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Why I Personally Support The Blood:Water Mission For Africa

Monday, August 27th, 2012

21 months.

My wife is the one in the relationship who is the stickler for pushing the toothpaste from the bottom of the tube.

Meanwhile, I am the one who doesn’t allow either of us to let the faucet to run while we are brushing our teeth, except for the brief moments the toothbrush actually needs to be rinsed.

I think it’s no coincidence that here in America, we play in our water (at water parks!) while people in much of the rest of the world don’t even have clean water to drink.

That’s not to say that if we simply reserved our water use, the people on the other side of the world would suddenly have access to the water they need to survive.

Instead, we have to be proactive to help them have access to clean drinking water. Today, I am honored to share with you a way your family can help families in Africa do just that.

This isn’t just a hopeful prayer: “Lord, please help the poor people in Africa.”

Instead, this is you actually helping the poor people in Africa. What an awesome way you can teach your kids how to help those who are less fortunate.

This past weekend I got to meet Wally from The Wally Show, my favorite radio show. They are a big advocate of a grassroots organization called The Blood:Water Mission that empowers communities to work together against the AIDS and water crises.

The Wally Show hosted a Lemon:Aid fundraiser here in Nashville so my wife and I took our son Jack to check it out.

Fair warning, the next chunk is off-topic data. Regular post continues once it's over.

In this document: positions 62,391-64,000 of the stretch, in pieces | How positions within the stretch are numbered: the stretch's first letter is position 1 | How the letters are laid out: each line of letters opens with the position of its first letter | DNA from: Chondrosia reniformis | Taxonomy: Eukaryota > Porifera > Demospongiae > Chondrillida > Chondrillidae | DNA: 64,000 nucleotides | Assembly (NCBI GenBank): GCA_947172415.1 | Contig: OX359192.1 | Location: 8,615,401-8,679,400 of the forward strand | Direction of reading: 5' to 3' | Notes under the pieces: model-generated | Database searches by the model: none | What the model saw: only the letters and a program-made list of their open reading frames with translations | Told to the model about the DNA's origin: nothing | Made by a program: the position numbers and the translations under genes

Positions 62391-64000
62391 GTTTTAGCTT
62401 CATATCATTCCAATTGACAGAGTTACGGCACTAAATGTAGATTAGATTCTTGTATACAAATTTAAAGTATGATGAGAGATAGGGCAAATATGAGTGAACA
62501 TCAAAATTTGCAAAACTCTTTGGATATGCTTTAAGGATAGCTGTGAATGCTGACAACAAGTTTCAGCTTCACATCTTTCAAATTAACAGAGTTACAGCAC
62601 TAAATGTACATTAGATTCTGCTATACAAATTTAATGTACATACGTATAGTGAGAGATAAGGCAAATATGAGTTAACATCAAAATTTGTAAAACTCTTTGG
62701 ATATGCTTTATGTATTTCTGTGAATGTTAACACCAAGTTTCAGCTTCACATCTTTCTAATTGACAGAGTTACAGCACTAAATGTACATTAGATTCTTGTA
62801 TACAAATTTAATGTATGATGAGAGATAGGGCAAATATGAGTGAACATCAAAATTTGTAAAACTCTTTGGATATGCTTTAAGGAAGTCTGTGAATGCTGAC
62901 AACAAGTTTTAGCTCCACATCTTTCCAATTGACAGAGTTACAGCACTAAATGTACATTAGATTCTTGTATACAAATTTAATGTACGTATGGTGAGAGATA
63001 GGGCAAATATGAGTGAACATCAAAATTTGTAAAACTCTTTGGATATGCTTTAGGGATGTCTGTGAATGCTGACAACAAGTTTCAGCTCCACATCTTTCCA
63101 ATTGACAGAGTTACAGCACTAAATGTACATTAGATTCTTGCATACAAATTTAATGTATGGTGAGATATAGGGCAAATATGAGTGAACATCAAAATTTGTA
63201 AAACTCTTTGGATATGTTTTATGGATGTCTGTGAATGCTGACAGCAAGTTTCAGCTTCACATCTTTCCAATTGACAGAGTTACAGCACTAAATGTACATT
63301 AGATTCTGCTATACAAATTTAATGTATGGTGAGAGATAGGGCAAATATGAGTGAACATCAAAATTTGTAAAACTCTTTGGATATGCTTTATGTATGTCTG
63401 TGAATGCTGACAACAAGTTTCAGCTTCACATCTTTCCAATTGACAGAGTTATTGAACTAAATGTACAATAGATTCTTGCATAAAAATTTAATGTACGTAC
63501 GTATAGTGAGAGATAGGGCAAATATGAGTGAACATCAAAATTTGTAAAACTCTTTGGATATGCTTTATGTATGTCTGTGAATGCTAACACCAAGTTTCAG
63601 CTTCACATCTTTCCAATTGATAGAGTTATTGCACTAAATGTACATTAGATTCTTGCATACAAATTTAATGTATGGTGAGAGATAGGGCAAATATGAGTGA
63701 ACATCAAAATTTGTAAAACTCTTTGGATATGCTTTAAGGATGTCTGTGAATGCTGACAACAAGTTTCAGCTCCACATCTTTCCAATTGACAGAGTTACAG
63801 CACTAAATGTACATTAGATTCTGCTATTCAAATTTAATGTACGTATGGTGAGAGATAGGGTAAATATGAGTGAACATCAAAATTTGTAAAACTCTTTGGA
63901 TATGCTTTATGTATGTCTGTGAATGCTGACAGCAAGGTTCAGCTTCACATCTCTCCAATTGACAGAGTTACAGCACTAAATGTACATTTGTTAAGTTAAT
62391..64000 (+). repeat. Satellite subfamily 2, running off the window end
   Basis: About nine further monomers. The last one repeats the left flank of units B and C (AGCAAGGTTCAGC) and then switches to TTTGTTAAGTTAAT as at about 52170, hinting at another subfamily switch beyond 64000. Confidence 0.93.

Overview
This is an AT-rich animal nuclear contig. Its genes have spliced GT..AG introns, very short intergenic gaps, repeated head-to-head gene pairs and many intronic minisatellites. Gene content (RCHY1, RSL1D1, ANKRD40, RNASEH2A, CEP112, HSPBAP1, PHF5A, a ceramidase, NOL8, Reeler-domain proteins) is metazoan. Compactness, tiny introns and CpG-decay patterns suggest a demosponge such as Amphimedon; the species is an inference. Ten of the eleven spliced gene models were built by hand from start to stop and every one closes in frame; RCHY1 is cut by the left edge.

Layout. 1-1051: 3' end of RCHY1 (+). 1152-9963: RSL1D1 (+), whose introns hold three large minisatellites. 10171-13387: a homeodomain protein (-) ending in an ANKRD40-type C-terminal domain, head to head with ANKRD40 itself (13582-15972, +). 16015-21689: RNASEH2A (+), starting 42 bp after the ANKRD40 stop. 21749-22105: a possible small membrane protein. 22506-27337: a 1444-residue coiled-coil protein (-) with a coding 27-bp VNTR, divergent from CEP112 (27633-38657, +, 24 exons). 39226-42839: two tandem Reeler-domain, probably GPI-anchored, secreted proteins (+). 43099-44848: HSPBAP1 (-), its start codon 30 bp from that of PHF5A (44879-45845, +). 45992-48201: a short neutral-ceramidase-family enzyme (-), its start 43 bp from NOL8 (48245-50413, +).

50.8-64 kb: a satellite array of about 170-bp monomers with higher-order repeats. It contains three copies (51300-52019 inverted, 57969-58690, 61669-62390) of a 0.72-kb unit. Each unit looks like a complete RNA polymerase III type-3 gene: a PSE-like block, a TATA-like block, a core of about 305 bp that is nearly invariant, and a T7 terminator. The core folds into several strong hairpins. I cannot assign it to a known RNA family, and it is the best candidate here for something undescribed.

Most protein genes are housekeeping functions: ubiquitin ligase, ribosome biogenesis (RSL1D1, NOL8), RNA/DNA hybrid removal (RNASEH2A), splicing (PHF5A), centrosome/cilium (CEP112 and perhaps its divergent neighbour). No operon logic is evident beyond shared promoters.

As the sign behind me in this picture above explains, for anyone who bought a $1 cup of lemonade, they helped provide water to one person for a year.

For a $5 cup, they provided water to a family for a year.

For a $25, they provided water for one person for life.

And for $125, they provided water to a family for life.

As you can see, just a few American dollars still go a long way in Africa.

While at the end of the day I could care less about controversial parenting topics like circumcision and the cry it out method, something I am extremely passionate about is actually helping hurting families in less fortunate countries.

The Blood:Water Mission helps countries like Kenya, Uganda, Ethiopia, Zambia, and Rwanda to have water wells installed to provide clean drinking water for their villages.

Here’s a link to their website which explains all the ways your family can do more than just simply donate money to invest in these lovely African people, but also to get involved like the way I just mentioned:

Doing a Lemon:Aid Stand.

I will close with this perfect quote from Bono of U2:

“Where you live should not decide whether you live or whether you die.”





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My Son Isn’t Cuddly Like The Snuggles Bear

Wednesday, June 27th, 2012

19 months.

One of the highlights of my day is always picking up Jack from daycare, because I know he will come running to me with a big smile on his face.

Then, he’ll cuddle up close to me like a koala bear as I hold him and collect his things before taking him out to the car.

With Jack, moments of cuddling like that are rare. It’s safe to proclaim, he’s just not a cuddly kind of kid.

I want to say that I wish he was. But that would be me being selfish.

Because he was designed to be an adventurer and an explorer, so it’s not in his nature to want to let me squeeze him like the Snuggles bear whenever I feel like it; which is actually quite often.

Jack wants to be led into swashbuckling missions. He wants to see the unknown. He wants to ride in the bottom storage part of the shopping cart at Whole Foods Market.

I have to let Jack be Jack, even if that means that at least for right now, I can’t just lay on the couch with him, being close and cuddly. Because that’s what I want.

So I accept that his love language is probably not physical touch.

Instead, I think Jack interprets love through quality time and acts of service.

That typically involves me exerting a lot of energy and burning a bunch of calories and not having much time to just chill out when I’m with him.